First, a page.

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Nature and Science Retractions Connected to Research Misconduct

The University of Cambridge and the University of Bristol conducted investigations of the research.

Apr 12, 2019
Chia-Yi Hou

ABOVE: The University of Bristol campus in Bristol, England
© ISTOCK.COM, JOEDUNCKLEY

Two papers were retracted from Nature and Science on April 11, one from each journal, reports Retraction Watch. The University of Bristol investigated the first author Abderrahmane Kaidi for research misconduct and the University of Cambridge launched a separate investigation, both finding malfeasance.

The Nature paper titled “KAT5 tyrosine phosphorylation couples chromatin sensing to ATM signalling” was published in 2013. The Science paper titled “Human SIRT6 promotes DNA end resection through CtIP deacetylation” appeared in 2010. 

The last author on both papers was Steve Jackson of the University of Cambridge. The university and Jackson first notified Science of the investigation into research misconduct in August 2018. Science’s retraction notice says, “After an investigation, the University of Cambridge has concluded that there was falsification of research data used in the Report.” Nature’s retraction notice states that the authors are retracting the article due to “issues with figure presentation and underlying data.”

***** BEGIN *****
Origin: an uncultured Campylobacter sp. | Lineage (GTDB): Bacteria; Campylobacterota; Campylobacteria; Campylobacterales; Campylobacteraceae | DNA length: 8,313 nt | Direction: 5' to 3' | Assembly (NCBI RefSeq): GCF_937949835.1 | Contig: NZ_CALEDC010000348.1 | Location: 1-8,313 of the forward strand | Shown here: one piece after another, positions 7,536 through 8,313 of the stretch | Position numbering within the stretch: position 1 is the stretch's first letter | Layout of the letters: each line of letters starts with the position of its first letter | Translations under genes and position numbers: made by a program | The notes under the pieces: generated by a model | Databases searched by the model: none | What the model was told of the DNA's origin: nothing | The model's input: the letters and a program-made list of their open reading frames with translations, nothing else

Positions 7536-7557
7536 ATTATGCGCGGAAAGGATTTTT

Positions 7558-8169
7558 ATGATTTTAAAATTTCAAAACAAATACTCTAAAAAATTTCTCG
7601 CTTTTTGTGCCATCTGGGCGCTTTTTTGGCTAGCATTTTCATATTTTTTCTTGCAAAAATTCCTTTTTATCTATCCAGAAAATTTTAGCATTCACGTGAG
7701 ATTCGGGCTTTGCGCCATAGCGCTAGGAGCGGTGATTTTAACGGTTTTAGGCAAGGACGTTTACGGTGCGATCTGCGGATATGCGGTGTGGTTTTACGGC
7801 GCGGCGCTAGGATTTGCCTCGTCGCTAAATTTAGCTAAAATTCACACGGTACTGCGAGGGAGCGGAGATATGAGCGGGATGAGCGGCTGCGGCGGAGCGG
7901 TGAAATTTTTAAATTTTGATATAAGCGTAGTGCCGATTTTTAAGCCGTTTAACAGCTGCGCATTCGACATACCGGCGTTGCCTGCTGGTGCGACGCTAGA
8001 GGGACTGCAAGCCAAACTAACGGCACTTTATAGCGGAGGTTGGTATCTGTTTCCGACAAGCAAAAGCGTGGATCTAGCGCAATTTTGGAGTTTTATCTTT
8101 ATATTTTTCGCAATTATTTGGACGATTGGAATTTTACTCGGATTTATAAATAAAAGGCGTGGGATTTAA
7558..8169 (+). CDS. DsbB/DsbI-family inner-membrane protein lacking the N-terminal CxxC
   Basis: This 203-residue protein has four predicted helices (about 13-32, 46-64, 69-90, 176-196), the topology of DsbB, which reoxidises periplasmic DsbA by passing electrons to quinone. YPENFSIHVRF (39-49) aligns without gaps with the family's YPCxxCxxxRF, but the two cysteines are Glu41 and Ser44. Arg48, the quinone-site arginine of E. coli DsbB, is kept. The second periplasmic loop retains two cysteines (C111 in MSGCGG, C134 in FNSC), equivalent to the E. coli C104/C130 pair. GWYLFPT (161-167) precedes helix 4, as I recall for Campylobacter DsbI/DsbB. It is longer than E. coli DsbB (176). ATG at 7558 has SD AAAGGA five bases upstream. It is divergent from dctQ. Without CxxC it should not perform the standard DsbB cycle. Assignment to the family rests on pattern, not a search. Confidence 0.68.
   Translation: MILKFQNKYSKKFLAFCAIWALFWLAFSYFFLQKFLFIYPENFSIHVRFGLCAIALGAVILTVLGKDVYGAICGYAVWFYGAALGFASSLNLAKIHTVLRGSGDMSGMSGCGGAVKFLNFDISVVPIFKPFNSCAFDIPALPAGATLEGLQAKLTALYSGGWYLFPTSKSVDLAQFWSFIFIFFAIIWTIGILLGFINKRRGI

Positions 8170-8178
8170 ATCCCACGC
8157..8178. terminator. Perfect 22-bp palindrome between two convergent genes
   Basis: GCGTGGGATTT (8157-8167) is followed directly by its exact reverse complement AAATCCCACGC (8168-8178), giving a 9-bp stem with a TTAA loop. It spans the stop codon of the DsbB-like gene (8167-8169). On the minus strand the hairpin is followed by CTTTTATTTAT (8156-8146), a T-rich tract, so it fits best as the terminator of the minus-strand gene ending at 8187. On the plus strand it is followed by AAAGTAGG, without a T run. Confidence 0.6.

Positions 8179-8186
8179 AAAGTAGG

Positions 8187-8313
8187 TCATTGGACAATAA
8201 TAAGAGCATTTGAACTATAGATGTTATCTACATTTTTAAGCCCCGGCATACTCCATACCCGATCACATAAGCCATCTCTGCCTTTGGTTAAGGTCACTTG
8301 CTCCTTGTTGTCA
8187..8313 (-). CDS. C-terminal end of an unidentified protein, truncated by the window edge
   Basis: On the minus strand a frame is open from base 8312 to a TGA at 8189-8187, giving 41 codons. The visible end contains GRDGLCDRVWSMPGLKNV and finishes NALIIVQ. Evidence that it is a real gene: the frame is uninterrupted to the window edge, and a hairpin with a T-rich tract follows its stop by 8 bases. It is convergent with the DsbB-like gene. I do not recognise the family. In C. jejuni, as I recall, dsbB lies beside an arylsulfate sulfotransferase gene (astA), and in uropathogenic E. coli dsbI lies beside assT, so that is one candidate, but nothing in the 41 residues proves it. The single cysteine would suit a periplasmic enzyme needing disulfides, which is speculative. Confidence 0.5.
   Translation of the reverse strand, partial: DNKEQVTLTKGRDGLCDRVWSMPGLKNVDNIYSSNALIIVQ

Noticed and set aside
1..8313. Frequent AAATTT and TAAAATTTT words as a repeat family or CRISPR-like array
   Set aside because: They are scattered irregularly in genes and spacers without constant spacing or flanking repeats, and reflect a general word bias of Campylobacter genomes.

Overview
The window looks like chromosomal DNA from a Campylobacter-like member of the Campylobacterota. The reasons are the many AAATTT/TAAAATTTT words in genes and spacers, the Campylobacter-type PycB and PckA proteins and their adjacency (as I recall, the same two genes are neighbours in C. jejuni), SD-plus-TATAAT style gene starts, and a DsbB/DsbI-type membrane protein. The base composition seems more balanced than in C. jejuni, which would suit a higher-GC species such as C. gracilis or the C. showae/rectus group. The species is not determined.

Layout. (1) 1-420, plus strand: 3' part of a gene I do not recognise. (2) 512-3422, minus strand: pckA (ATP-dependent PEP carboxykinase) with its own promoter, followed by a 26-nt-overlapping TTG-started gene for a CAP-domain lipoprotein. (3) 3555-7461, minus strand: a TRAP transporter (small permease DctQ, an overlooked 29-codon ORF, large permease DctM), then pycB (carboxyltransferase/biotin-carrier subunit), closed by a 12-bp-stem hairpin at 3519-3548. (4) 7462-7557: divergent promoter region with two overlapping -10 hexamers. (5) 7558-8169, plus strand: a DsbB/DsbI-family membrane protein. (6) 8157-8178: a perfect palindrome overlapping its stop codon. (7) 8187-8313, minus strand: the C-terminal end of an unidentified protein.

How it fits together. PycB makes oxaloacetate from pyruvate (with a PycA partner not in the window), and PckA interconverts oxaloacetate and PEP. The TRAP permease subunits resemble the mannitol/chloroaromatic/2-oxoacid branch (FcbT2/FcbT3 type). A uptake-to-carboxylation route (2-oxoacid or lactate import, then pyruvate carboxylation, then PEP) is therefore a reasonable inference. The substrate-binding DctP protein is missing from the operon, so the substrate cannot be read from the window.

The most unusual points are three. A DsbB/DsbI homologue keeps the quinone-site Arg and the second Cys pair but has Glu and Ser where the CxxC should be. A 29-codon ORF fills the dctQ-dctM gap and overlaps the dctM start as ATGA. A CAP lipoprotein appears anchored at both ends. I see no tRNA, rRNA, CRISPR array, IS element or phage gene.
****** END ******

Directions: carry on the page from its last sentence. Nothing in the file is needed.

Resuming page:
Bristol Live reported Kaidi’s resignation from Bristol in September 2018. “Dr Kaidi admitted to having fabricated research data to convince a research collaborator in another institution that certain experiments had taken place, when this was not the case,” a University of Bristol representative told Bristol Live then. “At the time of his resignation, Dr Kaidi was under investigation in respect of allegations relating to his behaviour in the laboratory towards other members of his research group,” said the representative.

Update: The Scientist was sent this statement by a spokesperson of the University of Cambridge: 

“The University has completed an investigation under its Misconduct in Research policy into allegations made against Dr Abderrahmane Kaidi, a postdoctoral fellow at the University between 2007 and 2013. The investigation has upheld the allegations against Dr Kaidi, who has admitted misrepresentation and fabrication of data in two papers. Dr Kaidi has taken full and sole responsibility for these actions. The University’s investigation did not identify any concerns regarding any of Dr Kaidi’s co-authors on these papers. The journals concerned have been informed of the outcome of the University investigation”.

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